• review how well teachers’ expectations for regular inclusion of te reo Māori and Māori perspectives are in place.

How effectively does the school promote educational success for Māori, as Māori?

Māori students are well engaged in their learning and are positive about their learning experiences. Overall they achieve as well as their peers against the National Standards in reading, writing and mathematics. Teachers have high expectations for Māori student achievement and there is a strong commitment to supporting each Māori student's wellbeing and learning.

Since last ERO review in 2010, the school has established a kapahaka performing group, introduced Matariki celebrations, more regular teaching of te reo Māori and appointed a lead teacher of Māori. Tuakana-teina relationships are purposely fostered.

The next step is for the board and staff to explore what success as Māori will look like at this school.

4 Sustainable Performance

How well placed is the school to sustain and improve its performance?

The school is very well placed to sustain and improve its performance.

Trustees have a very good understanding of their governance role. They are well informed about the school curriculum and student achievement and make wise resourcing decisions. The board and senior leaders are clear about the school’s priorities for future development and are focused on ensuring that all students succeed in their learning.

The principal is a strong professional leader. This is evident in the:

  • high expectations she has of her staff
  • comprehensive and targeted support given to teachers
  • regular gathering of staff, student and parent opinions/ideas in ongoing review
  • research-informed, reflective and improvement-focused leadership.

Teachers benefit from significant, ongoing and targeted professional learning and work well as a team. The principal actively participates in and leads much of the professional development.

Provision for international students

The school is a signatory to the Code of Practice for the Pastoral Care of International Students established under section 238F of the Education Act 1989. No international students were enrolled at the time of the ERO review.

Board assurance on legal requirements

Before the review, the board of trustees and principal of the school completed the ERO Board Assurance Statement and Self-Audit Checklists. In these documents they attested that they had taken all reasonable steps to meet their legislative obligations related to:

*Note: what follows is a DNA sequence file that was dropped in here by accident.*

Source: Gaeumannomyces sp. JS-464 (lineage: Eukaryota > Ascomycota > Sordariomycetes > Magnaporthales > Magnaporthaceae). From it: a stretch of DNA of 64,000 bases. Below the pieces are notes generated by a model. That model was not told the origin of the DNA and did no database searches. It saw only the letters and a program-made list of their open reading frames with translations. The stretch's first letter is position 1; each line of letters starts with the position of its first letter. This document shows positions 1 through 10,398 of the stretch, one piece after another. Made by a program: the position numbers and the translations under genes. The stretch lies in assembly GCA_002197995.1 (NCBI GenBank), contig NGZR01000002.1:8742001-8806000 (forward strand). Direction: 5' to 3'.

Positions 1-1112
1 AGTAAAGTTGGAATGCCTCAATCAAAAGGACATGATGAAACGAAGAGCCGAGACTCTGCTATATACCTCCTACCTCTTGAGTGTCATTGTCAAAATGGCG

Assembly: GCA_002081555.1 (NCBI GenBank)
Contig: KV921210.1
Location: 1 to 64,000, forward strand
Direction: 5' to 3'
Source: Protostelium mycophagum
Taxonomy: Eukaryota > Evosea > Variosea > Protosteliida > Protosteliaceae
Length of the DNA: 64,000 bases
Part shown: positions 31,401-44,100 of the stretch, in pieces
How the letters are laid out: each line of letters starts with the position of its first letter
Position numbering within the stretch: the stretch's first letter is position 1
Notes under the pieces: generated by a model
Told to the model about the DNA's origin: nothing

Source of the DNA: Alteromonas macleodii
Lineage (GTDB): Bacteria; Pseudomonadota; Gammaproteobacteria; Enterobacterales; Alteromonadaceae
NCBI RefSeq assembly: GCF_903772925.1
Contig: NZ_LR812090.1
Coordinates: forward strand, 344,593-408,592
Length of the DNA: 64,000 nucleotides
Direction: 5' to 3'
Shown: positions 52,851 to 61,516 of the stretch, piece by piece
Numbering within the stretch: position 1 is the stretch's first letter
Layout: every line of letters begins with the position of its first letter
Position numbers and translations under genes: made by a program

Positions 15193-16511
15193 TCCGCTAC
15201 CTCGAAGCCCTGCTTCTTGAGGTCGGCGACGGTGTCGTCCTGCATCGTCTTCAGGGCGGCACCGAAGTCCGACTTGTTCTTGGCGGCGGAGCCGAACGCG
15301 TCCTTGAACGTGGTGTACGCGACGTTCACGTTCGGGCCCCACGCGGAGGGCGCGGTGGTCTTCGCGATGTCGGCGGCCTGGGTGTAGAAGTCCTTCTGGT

• board administration
  • curriculum
  • management of health, safety and welfare
  • personnel management
  • financial management
  • asset management.

During the review, ERO checked the following items because they have a potentially high impact on student achievement:

  • emotional safety of students (including prevention of bullying and sexual harassment)
  • physical safety of students
  • teacher registration
  • processes for appointing staff
  • stand-downs, suspensions, expulsions and exclusions
  • attendance.

Conclusion

Opoho continues to be a high performing school. Students enjoy an interesting and diverse curriculum. Overall they achieve well against the National Standards. School programmes make very good use of local resources. All students are very well supported to learn and achieve success. The board and principal ensure there is a continual focus on improvement.

ERO is likely to carry out the next review in four-to-five years.

Graham Randell

Deputy Chief Review Officer Southern

8 May 2015

About the School

Location

North Dunedin

Ministry of Education profile number

3790

School type

Contributing (Years 1 to 6)

School roll

129

Number of international students

0

Gender composition

Boys 56%

Girls 44%

Ethnic composition

Pākeha

Māori

Pacific

Asian

79%

14%

2%

5%

Review team on site

March 2015

Date of this report

8 May 2015

Most recent ERO report(s)

Education Review

Education Review

Education Review

September 2010

July 2007

August 2004